In the early 1960s, Ayers moved to New York and joined the jazz scene there. He played with various artists such as Herbie Mann, Curtis Amy, Jack Wilson, and Gerald Wilson. He also formed his own group called Roy Ayers Quartet and recorded several albums for Atlantic Records. He developed his own style of playing the vibraphone that combined bebop, hard bop, soul jazz, and Latin jazz. He also experimented with different effects and techniques such as wah-wah pedals, echo chambers, and overdubbing.
In the late 1960s, Ayers became interested in the emerging genres of funk, rock, and psychedelic music. He joined a group called The Soul Vibrations and changed his name to Roy Ayers Ubiquity. He signed with Polydor Records and released his debut album Ubiquity in 1971. The album featured a fusion of jazz, funk, rock, and soul that was innovative and influential. He followed it with several more albums such as Virgo Red (1973), Change Up The Groove (1974), Mystic Voyage (1975), and A Tear To A Smile (1975). He also collaborated with other artists such as Fela Kuti, Rick James, Stevie Wonder, and Eddie Kendricks.
By 1976, Ayers had established himself as one of the leading figures in jazz-funk and soul-jazz. He had a loyal fan base and a reputation for being a visionary and a pioneer. He was ready to make his next masterpiece: Everybody Loves The Sunshine.
The Recording Process of Everybody Loves The Sunshine
Everybody Loves The Sunshine was recorded in two studios: Electric Lady in New York and Larrabee in West Hollywood. Ayers had a new backing band that consisted of Philip Woo on keyboards, Chano O'Ferral on congas and percussion, Ronald \\\"Head\\\" Drayton on guitar, John \\\"Shaun\\\" Solomon on bass, Doug Rhodes on drums, and Debbie Darby on vocals. Ayers played the vibraphone, sang lead vocals, played electric piano and synthesizer (ARP and String Ensemble), and produced the album with Maurice Green.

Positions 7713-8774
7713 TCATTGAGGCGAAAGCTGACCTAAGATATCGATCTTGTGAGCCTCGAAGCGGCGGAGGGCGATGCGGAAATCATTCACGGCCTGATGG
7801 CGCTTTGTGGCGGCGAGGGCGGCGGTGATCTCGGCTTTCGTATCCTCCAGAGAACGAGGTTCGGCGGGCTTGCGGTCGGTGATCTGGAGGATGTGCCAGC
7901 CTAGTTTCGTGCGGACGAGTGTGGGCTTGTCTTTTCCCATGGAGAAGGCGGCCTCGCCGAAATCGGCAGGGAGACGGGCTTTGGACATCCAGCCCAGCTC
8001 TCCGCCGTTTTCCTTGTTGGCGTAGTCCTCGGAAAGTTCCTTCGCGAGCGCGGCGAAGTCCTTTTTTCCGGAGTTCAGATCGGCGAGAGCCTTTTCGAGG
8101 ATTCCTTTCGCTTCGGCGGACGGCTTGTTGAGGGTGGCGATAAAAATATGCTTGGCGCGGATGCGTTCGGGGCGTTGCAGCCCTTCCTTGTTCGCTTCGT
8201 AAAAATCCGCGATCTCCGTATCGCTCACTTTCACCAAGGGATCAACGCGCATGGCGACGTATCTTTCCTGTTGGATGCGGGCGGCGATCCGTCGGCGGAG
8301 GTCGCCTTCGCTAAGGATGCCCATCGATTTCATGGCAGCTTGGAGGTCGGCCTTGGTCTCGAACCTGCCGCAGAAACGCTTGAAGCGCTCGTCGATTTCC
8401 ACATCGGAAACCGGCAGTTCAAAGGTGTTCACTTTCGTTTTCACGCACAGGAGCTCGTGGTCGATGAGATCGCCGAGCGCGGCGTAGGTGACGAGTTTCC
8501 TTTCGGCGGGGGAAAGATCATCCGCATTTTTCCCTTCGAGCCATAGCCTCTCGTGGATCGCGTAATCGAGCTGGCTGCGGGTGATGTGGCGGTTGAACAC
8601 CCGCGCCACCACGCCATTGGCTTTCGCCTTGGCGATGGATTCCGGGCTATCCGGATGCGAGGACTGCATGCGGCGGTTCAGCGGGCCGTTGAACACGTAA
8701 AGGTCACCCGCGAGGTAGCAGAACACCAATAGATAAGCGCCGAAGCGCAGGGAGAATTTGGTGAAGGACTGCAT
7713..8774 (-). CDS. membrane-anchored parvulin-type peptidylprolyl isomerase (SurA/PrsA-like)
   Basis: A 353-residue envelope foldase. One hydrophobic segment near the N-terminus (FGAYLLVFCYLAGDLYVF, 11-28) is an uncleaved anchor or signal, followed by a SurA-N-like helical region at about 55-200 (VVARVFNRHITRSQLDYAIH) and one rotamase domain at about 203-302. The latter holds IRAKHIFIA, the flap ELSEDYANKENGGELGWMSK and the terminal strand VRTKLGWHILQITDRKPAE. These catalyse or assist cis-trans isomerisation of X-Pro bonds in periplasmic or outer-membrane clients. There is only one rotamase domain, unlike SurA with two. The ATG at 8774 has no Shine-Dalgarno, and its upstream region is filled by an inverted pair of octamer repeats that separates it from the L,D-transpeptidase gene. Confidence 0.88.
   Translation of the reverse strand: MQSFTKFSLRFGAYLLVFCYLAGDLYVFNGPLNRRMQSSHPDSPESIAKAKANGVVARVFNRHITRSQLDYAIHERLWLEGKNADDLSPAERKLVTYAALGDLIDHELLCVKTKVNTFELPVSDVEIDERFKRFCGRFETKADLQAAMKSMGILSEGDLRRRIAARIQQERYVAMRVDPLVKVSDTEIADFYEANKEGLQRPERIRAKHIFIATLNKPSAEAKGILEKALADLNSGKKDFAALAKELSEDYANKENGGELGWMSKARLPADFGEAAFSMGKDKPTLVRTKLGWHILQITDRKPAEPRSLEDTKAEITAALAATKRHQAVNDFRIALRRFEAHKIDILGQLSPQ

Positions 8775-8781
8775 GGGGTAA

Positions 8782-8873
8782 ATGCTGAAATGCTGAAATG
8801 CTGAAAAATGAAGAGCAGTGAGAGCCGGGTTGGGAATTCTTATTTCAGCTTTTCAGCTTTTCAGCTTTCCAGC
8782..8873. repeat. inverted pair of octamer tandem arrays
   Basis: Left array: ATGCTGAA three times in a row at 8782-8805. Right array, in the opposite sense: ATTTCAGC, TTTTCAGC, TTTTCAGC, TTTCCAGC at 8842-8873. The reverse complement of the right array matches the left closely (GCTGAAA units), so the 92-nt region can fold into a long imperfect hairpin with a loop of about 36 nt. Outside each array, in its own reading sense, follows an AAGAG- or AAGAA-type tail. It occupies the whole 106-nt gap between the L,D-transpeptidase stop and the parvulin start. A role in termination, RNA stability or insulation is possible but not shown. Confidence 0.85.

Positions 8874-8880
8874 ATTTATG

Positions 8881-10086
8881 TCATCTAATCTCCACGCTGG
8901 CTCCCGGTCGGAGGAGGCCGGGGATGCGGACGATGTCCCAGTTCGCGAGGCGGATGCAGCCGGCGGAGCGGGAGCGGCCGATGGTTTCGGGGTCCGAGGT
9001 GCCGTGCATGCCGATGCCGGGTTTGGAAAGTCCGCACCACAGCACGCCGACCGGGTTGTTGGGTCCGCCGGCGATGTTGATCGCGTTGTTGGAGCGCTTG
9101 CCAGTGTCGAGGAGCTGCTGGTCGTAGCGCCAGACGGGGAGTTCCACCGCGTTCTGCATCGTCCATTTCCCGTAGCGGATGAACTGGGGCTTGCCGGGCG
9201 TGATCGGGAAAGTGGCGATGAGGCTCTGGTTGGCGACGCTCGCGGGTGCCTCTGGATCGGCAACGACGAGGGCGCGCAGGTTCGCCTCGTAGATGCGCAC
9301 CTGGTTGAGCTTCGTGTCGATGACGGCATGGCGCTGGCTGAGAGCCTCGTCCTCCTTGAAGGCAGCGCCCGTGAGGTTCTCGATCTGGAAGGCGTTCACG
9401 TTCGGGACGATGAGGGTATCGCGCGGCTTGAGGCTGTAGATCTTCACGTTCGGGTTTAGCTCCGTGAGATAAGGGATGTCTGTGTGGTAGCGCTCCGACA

The album was mostly composed by Ayers himself, except for \\\"Keep On Walking,\\\" which was a cover of Gino Vannelli's song from his 1974 album Powerful People. Ayers also co-wrote two songs with O'Ferral: \\\"You And Me My Love\\\" and \\\"Tongue Power.\\\" The album had a diverse range of styles and moods that reflected Ayers' eclectic musical tastes and influences. He incorporated elements of funk, disco, Latin, country, psychedelic, and spiritual music into his soul-jazz foundation.
The title track was inspired by Ayers' childhood memories of growing up in sunny California. He wanted to capture the feeling of happiness and warmth that he associated with the sunshine. He wrote the lyrics on a napkin while he was eating at a restaurant in New York. He then went to Electric Lady studio and recorded the basic track with his band. He added the choir vocals later at Larrabee studio with Darby and some other singers. He also added the distinctive drone synth note that gave the song its hypnotic quality.
The other songs were also recorded in a similar fashion: Ayers would come up with an idea or a melody and then work it out with his band in the studio. He would then add some overdubs or effects to enhance the sound. He was very spontaneous and creative in his approach to making music. He did not use any written charts or arrangements; he relied on his intuition and his communication with his bandmates.
The album was completed in about two weeks 061ffe29dd